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secret ingredients

what is (are) your secret ingredient(s) that makes your version of a dish freaking incredible?

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  1. for me it really depends on the dish, but Truffle Oil or a good Sea Salt can make a difference.

    2 Replies
    1. re: Infomaniac

      When in Provence, I picked up a small jar of sea salt mixed with saffron fronds from a vendor at a market in Isle sur la Sorgue ... adds a wonderful touch to grilled fish or steamed mussels when sprinkled lightly just before serving. Would be very easy to recreate with any good quality sea salt and midrange saffron threads.

      1. re: djh

        WOW...thanks for the tip...I have some saffron threads too.

    2. Anchovie paste mixed in with almost any Italian sauce gives it a great depth of flavor. Actually, it doesn't even have to be an Italian sauce; I've used it in all kinds of sauces and gravies.

      1 Reply
      1. re: Bostonbob3

        Also worcestershire sauce, which is anchovy based. I put it in everything containing red meat.

      2. There are some old threads on this topic, btw, you might want to search.

        My classic is adding shredded parsnip to my trademark Karlslaw.

        3 Replies
        1. re: Karl S

          Would you be willing to part with your entire "Karlslaw" recipe? :)

          1. re: Funwithfood

            I'm copying this from a Thanksgiving 2004 thread on this site:
            Here's my general recipe, which I had to write down because it has been much requested over the years (probably the most requested thing I ever make: insurrections happen when it is missing from a feast unless I warn certain folks when I am *not* planning on serving it!).

            As a general preparation note: I like to cut, salt, rinse and drain the shredded and cut veggies the day before serving, put it in a heavy plastic bag and then squeeze the remaining moisture out, through a small hole cut from a corner of the bag, just before seasoning.

            Adapt as you like it:

            Karlslaw (this is more a cabbage-based shredded salad than a true slaw)

            Vegetable ingredients: proportions are completely variable.

            -1 large (or, better, 2 small) head(s) green Savoy cabbage (has fine, ribbed leaves), shredded [Chinese cabbages could also be used, as they are a bit sweeter and less sulfurous that common white cabbage]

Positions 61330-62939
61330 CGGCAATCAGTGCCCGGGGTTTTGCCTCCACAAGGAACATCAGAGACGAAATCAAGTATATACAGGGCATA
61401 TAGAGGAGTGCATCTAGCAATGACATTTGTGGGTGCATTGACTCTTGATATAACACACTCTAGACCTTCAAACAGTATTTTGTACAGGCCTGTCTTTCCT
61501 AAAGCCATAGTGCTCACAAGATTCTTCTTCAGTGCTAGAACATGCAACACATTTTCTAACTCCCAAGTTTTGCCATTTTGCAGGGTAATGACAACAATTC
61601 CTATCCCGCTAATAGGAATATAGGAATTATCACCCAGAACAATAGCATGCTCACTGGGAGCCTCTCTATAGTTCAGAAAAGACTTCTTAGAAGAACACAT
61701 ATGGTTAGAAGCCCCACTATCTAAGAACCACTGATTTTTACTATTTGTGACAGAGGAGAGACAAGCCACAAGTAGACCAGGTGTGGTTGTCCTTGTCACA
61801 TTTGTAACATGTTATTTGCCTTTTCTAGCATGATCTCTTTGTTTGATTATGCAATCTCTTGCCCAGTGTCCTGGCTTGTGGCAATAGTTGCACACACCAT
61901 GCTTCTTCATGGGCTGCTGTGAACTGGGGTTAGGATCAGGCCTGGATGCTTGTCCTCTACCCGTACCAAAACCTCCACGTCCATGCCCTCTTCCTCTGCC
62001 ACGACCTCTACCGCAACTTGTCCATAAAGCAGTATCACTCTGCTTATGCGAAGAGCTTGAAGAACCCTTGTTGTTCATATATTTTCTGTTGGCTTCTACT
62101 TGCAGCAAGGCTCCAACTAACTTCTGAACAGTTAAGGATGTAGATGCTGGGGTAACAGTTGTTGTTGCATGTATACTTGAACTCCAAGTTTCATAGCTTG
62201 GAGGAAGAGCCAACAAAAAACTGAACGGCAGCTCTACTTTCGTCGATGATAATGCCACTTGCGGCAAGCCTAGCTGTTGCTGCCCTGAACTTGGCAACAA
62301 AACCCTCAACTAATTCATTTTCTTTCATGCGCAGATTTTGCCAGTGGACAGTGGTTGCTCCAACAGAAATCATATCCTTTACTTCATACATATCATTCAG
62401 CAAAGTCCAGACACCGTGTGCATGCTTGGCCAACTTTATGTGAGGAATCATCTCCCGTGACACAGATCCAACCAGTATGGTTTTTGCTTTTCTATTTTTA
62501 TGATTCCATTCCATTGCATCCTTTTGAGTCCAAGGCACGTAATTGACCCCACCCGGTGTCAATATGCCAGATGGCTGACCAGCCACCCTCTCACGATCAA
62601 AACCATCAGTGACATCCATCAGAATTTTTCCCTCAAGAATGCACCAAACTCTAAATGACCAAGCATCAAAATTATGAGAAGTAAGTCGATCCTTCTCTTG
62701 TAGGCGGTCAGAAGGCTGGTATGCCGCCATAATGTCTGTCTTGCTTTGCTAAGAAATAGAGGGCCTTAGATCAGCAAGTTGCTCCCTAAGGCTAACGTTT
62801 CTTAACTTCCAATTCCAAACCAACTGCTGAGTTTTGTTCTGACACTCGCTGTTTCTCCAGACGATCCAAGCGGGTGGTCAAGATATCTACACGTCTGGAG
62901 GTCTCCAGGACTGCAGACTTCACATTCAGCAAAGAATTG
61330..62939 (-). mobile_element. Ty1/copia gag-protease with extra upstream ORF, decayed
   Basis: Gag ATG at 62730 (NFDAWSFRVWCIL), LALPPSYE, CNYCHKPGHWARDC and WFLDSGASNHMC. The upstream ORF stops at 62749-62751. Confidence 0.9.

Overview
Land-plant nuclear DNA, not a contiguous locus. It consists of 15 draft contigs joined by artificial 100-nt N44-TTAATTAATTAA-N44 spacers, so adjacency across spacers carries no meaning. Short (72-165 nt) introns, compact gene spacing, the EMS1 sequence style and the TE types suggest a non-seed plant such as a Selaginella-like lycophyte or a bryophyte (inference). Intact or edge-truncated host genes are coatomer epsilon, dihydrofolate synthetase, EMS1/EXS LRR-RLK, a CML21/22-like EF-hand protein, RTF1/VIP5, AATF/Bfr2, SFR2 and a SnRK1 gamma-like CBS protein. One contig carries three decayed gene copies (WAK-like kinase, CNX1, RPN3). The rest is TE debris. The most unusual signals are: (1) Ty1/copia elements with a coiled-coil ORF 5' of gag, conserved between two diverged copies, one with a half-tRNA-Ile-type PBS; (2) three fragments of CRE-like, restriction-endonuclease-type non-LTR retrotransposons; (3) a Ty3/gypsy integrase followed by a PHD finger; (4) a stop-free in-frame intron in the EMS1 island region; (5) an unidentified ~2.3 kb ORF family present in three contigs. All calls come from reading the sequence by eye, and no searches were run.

-1 small head red cabbage, shredded (smaller heads of cabbage have thinner leaves) - use no more than 1 part red cabbage to 2 parts green cabbage
            -Italian parsley (flat leaves, not curly), minced (adds an essential lemon flavor)
            -1 red sweet pepper, diced coarsely
            -1 yellow sweet pepper. diced coarsely (opt.)
            -1 peeled carrot, shredded or peelings
            -1 peeled parsnip, shredded or peelings (use less if you don’t like its nutty, sweet flavor, but I consider it a vital ingredient, along with the parsley)
            -1 or 2 ribs celery, diced thinly (adds a slightly salty note)
            -1 hothouse English cucumber (the long ones; use 2 if you de-seed them; even better are the wonderful Japanese cucumbers), quartered and sliced medium. I don’t peel these cucumbers, but you can if you wish, or you can run fork tines down the sides.
            -White part of one medium leek, sliced finely and loosened up (opt.)
            -any other small non-leafy vegetable you like (e.g., peas, diced broccoli florets, diced fresh tomato pulp, etc.; use your imagination for color, flavor and texture)

            Seasonings: add no more than an hour or two in advance of serving
            -12 to 24 fl. oz of a sour-cream dressing of your choice (only enough to moisten all vegetables evenly) [alternatively: 3-4 tablespoons chopped fresh dill mixed with 1 tablespoon freshly squeezed lemon juice or mild vinegar, 1 tablespoon salt, 2 tablespoons minced onion, 3 cups sour cream and/or plain yogurt, and 1.5 teaspoons ground white pepper]
            - 1 or 2 tablespoons of sweet pickle relish (opt.; to taste); alternatively, some kosher or dill pickle brine, to taste [you could also try diced olives or capers if your guests will appreciate them]
            -Celery seed (a critical seasoning), dill seed and/or freshly chopped dill, to taste
            -Freshly ground black or white pepper, to taste

            and, just before serving:

            -Salt, to taste (adding this too soon will cause the vegetables to exude too much water before serving)

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            1. re: Karl S

              Thanks, I'll put it into my "to make" pile. :)

        2. Here is the link to a thread on this topic a couple of months ago.

          http://www.chowhound.com/topics/show/...

          1. I find that dry mustard makes the difference in several dishes

            1 Reply